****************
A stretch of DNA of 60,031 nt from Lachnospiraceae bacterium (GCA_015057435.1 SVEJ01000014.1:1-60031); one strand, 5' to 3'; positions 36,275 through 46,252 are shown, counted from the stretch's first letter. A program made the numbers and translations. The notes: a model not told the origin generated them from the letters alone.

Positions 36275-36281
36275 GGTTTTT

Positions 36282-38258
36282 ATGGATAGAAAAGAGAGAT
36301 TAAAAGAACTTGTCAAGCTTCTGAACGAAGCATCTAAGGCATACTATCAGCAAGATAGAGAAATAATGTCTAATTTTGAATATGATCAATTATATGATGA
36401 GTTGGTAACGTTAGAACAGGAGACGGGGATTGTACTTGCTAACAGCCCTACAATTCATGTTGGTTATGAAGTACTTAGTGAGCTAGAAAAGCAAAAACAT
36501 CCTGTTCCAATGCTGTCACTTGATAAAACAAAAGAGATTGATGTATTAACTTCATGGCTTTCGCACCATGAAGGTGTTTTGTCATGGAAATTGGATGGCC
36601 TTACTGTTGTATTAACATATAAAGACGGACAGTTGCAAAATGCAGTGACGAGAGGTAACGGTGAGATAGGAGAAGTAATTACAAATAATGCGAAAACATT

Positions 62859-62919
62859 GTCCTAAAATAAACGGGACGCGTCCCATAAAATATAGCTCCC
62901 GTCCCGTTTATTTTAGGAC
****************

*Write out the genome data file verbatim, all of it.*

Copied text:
A stretch of DNA of 60,031 nt from Lachnospiraceae bacterium (GCA_015057435.1 SVEJ01000014.1:1-60031); one strand, 5' to 3'; positions 36,275 through 46,252 are shown, counted from the stretch's first letter. A program made the numbers and translations. The notes: a model not told the origin generated them from the letters alone.

Positions 36275-36281
36275 GGTTTTT

Positions 36282-38258
36282 ATGGATAGAAAAGAGAGAT
36301 TAAAAGAACTTGTCAAGCTTCTGAACGAAGCATCTAAGGCATACTATCAGCAAGATAGAGAAATAATGTCTAATTTTGAATATGATCAATTATATGATGA
36401 GTTGGTAACGTTAGAACAGGAGACGGGGATTGTACTTGCTAACAGCCCTACAATTCATGTTGGTTATGAAGTACTTAGTGAGCTAGAAAAGCAAAAACAT
36501 CCTGTTCCAATGCTGTCACTTGATAAAACAAAAGAGATTGATGTATTAACTTCATGGCTTTCGCACCATGAAGGTGTTTTGTCATGGAAATTGGATGGCC
36601 TTACTGTTGTATTAACATATAAAGACGGACAGTTGCAAAATGCAGTGACGAGAGGTAACGGTGAGATAGGAGAAGTAATTACAAATAATGCGAAAACATT

Positions 62859-62919
62859 GTCCTAAAATAAACGGGACGCGTCCCATAAAATATAGCTCCC
62901 GTCCCGTTTATTTTAGGAC